CD: Flash storage solves this problem on the storage side and memory and cache solve it on the server side. If the network between the two is not fast enough, the application performance will not meet the needs of the users.

 

High speeds keep latency down when transferring  data over distance which makes the application response times better.  Having the headroom or buffer capacity is critical to ensure that there is no blocking or congestion in the network.

 

Hitachi Global-Active Device (or GAD) provides business continuity and clustered storage functionality and it hits network connectivity on the backend or network backbone.  The question is: what is the value of your data?  There may be ‘less costly’ methods to protect your data, but if your data has a high value to your business, access to the data in the event of an outage on the primary site, along with good performance and full transparency for the user applications, is key to the business. Therefore, the critical elements are  more about transparent and non-disruptive failover, and online availability of the environment.  

 

Because GAD is active / active, it allows users to access data from both sides of the cluster at the same time. Not every user will use GAD for this, but those that do will need that data to always be in synch and 32Gb network speeds help guarantee that.

 

AM: Another scenario that many of us are familiar with is cloud hosting and/or service provider.  As a hosting provider, you need to be able to run multiple users/customers on the same infrastructure to ensure that the business model is cost effective. What design considerations are important for this scenario?

 

 

CD: Again, the most critical component comes back to speed.  If you have 100 users accessing your hosting environment, it must be designed to accommodate many users coming in simultaneously which means response time is critical. 

 

For example, hosted environments for VDI require the speed and performance of the infrastructure be able to handle the morning workload with many users logging in between 8-9am requiring immediate access to their virtual machines, Outlook and MS Office files.  This scenario may only play out for a few hours each day but high speed connectivity is required to manage the workload.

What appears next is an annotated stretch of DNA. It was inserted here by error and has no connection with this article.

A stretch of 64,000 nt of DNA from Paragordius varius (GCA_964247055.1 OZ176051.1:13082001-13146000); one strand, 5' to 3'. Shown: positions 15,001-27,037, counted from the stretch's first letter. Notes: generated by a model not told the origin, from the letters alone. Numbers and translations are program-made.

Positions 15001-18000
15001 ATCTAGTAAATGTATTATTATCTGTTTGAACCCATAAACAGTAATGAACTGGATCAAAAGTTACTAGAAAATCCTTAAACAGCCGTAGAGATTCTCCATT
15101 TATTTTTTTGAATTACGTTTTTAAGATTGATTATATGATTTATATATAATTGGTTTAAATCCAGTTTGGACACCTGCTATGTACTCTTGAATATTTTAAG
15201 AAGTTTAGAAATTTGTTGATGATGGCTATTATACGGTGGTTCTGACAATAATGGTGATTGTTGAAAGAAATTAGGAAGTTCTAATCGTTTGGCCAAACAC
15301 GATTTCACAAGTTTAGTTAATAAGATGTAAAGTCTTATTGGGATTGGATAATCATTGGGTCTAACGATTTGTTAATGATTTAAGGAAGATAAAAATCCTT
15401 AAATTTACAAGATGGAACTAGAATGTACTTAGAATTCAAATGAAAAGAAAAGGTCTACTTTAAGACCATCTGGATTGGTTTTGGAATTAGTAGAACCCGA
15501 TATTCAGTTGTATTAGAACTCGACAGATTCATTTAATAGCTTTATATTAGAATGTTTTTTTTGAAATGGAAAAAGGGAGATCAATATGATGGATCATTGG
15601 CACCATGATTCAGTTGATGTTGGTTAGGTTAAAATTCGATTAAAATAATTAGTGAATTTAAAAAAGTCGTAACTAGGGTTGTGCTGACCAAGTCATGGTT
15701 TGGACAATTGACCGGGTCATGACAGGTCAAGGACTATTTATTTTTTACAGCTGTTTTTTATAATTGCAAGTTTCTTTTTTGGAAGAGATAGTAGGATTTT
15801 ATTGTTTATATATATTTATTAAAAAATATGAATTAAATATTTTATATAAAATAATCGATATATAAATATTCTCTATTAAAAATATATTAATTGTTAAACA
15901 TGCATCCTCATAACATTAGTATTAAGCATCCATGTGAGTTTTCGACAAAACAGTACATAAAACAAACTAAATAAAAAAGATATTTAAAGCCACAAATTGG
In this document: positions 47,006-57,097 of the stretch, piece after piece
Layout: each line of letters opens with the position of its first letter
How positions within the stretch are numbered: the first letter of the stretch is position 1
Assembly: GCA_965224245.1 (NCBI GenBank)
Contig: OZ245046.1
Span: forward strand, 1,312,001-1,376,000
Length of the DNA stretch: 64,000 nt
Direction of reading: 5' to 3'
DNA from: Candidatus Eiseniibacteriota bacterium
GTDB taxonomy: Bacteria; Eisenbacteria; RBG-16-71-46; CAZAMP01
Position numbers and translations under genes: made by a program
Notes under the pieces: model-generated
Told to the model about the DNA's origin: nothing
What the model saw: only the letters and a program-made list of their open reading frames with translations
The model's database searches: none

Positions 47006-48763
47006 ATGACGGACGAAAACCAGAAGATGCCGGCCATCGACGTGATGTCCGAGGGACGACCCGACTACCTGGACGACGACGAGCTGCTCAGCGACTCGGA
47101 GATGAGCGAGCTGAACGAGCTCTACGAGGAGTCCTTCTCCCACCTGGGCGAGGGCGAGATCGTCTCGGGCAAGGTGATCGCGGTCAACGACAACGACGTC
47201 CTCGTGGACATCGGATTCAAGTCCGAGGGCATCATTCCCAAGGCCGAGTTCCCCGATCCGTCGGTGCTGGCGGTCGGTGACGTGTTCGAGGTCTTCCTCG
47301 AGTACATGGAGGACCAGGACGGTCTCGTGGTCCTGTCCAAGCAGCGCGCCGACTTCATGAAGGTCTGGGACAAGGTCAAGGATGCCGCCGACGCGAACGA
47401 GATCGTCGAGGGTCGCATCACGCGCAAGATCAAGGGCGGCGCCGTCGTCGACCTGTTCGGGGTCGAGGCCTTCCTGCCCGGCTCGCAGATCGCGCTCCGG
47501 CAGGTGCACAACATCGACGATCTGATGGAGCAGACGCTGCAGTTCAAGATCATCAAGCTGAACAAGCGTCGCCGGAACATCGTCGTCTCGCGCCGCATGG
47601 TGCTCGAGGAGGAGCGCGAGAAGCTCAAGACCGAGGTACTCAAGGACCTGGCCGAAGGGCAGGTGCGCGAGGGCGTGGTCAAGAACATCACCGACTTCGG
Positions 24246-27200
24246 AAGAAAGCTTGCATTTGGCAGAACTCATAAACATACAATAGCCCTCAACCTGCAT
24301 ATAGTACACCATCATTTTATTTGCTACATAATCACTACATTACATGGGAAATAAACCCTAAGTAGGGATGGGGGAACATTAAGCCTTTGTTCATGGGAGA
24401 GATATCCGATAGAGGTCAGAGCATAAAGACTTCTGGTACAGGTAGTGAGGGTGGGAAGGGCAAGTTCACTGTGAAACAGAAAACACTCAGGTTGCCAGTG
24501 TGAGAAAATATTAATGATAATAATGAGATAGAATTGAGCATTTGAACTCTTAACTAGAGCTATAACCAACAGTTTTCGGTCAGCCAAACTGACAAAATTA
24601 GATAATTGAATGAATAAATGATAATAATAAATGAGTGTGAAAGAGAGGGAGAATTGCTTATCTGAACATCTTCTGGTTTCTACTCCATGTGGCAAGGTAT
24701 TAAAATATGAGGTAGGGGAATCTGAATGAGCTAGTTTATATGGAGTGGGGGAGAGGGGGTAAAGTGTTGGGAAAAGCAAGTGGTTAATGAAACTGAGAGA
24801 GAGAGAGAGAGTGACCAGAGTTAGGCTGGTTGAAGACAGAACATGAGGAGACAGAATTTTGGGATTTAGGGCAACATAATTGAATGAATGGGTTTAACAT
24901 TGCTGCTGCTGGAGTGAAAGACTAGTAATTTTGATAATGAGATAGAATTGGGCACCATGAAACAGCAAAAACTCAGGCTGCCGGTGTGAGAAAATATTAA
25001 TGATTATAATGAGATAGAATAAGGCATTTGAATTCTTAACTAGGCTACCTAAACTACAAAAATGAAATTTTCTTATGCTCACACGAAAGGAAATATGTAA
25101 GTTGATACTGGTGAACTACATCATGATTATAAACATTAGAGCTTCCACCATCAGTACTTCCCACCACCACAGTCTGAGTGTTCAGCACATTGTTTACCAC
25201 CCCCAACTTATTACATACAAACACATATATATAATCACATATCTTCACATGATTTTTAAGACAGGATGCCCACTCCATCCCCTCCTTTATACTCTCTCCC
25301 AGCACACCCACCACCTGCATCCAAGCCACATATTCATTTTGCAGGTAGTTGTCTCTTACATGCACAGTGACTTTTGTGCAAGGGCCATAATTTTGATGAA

In many managed service environments, the only SLA that matters is response time which means that response time defines the design.  If the response time SLA is violated, it influences the customer experience and the availability of critical business applications.   Failure or slow response time s can cause production problems or, in the worst case scenario, complete outages.  As a result, the contracts define the penalties that must be paid in the event of outages; with penalties typically measured in hundreds of thousands of USD per hour for a production environment outage, the cost to upgrade the network could be minuscule in comparison to possible penalties to be paid.

 

AM: We now know we need to consider the network when developing plans and designs for consolidation, business continuity and hosting deployments.  The repercussions are real and they are potentially very significant for businesses across the spectrum.

 

For more information on Cisco's announcement, register to attend this webinar on April 19th:  https://events-cisco.webex.com/events-cisco/lsr.php?RCID=b6f7967aaa7641c6a12460c3e3572da5